Once you have read it I hope your approve it for publication"
Chipmunka's solution to the copyright problem was to offer to change names in the book. This was staggering. Their solution to publishing a letter written by me was to claim that the letter was written by another, fictional person.

I had suggested earlier that if all material that I owned the copyright to was removed from the book, and the book was published under a pseudonym, that I would most likely be happy for the book to be published, as I would not be identifiable, and therefore the question of libel would not need to be brought up.

It seemed as though Chipmunka were hoping that I would feel that I could no longer be identified, because my name had been changed (even though the author's had not - and being mentioned as the author's relative in numerous places made the changing of my name a moot point), and that I would therefore not be concerned about either the representation of me in the book, or the use of my copyrighted material. This made me feel that I was dealing with a company who were not particularly used to dealing with issues of copyright, or libel, and it was going to be an uphill struggle to even make them understand what the problem was with what they were doing.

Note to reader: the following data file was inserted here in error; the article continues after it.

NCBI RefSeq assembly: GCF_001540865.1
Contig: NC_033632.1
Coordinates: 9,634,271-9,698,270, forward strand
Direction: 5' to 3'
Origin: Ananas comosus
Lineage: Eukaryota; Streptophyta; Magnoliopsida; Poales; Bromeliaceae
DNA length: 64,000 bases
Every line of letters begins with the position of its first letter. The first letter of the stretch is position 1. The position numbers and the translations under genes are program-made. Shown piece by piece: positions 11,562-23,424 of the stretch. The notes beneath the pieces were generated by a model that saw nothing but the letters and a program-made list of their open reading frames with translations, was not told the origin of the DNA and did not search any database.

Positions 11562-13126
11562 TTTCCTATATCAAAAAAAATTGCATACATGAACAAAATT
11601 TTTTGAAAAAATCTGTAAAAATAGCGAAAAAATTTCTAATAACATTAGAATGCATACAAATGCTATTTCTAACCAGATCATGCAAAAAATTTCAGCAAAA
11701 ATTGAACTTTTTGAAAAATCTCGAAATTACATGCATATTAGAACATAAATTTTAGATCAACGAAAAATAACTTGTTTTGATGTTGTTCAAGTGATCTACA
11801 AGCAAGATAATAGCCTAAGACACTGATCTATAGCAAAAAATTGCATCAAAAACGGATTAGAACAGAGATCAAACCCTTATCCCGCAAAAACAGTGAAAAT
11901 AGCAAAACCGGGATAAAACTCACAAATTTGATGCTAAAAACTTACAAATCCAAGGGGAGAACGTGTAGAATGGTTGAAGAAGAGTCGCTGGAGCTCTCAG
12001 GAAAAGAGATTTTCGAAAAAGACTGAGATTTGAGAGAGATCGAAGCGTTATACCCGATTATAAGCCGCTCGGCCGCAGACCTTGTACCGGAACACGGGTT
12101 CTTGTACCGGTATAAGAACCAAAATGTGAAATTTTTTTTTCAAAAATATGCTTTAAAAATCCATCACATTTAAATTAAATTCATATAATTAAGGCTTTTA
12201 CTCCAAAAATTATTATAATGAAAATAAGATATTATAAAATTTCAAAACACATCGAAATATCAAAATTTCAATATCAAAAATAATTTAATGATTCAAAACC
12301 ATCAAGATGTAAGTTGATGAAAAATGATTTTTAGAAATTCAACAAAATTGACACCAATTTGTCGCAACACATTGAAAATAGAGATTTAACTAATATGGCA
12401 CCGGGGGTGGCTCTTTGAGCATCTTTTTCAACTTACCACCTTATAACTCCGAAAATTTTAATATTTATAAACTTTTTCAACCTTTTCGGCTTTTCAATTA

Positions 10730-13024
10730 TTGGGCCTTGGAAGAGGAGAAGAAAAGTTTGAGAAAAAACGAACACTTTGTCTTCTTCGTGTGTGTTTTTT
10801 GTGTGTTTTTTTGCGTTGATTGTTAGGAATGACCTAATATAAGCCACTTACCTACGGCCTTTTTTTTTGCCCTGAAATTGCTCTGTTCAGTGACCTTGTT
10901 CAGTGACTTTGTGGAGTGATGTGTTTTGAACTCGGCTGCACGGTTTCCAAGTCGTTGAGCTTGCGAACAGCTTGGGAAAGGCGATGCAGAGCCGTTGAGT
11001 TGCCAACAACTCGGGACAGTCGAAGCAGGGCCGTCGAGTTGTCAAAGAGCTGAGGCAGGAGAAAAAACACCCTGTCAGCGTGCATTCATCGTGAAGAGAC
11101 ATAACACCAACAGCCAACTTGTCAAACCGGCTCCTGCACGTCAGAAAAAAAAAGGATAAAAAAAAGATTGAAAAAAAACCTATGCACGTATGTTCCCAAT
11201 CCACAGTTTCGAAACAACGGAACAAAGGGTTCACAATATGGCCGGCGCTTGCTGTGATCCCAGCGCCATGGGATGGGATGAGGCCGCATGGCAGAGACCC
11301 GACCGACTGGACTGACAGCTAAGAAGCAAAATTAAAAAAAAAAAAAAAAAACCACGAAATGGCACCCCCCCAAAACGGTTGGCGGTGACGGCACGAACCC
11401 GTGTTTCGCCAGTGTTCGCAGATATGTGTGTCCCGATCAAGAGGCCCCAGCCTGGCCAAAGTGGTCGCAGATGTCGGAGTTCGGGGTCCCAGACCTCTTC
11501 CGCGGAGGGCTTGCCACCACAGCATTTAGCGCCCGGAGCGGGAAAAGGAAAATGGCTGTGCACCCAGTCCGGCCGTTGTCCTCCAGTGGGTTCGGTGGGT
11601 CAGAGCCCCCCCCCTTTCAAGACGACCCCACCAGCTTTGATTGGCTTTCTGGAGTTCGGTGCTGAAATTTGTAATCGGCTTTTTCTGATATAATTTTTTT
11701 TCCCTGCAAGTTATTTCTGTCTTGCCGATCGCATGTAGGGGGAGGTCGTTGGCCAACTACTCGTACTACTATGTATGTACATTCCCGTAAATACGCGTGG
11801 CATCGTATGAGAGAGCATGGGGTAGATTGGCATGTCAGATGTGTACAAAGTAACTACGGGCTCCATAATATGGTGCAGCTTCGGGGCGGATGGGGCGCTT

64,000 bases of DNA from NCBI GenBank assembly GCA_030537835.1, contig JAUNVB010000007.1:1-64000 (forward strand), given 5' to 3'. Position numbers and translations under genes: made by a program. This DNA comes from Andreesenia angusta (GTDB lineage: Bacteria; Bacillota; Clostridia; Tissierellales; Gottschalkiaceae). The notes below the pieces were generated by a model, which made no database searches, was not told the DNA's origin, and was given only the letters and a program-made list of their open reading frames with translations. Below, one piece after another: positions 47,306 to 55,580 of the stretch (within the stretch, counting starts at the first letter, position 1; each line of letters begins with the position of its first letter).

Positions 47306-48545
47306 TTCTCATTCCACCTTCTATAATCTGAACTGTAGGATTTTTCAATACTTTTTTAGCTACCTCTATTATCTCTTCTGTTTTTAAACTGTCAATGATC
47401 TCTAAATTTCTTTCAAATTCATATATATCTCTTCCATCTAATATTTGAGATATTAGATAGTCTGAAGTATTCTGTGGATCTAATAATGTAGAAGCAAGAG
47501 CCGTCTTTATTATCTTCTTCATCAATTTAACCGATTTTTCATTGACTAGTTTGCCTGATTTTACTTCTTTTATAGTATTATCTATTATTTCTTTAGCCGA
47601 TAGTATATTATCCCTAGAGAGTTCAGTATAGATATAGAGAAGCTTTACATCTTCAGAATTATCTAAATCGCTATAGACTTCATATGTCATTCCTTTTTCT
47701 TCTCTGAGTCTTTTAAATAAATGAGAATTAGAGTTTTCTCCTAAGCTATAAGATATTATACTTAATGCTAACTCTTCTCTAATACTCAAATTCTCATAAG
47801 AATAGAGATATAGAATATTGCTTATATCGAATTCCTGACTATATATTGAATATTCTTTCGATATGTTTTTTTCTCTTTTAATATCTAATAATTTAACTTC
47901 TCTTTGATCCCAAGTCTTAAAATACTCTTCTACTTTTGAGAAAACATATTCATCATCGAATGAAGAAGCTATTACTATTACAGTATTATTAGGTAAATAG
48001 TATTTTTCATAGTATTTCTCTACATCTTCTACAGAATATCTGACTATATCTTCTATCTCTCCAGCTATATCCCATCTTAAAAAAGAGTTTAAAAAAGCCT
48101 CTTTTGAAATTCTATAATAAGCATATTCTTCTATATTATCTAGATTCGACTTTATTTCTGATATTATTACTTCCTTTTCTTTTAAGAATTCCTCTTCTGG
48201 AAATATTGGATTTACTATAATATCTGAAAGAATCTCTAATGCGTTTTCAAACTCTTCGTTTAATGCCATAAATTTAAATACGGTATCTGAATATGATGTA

I was right.

Monday, January 5, 2009

Chipmunka :: Attitudes to Copyright #1 - How Do I Understood Copyright Law?

Following my initial complaint to Chipmunka, I received a message that the book had been withdrawn pending an investigation. The results of this investigation were slightly strange.

Chipmunka claimed in extremely garbled language that they had taken legal 'advise' and that there was no need to remove my letter from the book as apparently letters are 'technically published' as soon as they are sent, according to Chipmunka.

I say strange because a cursory search of the Internet cleared this up for me before I sent my first complaint - I wanted to be sure I was in the right here. I found this:

"The distinction between the owner and the copyright holder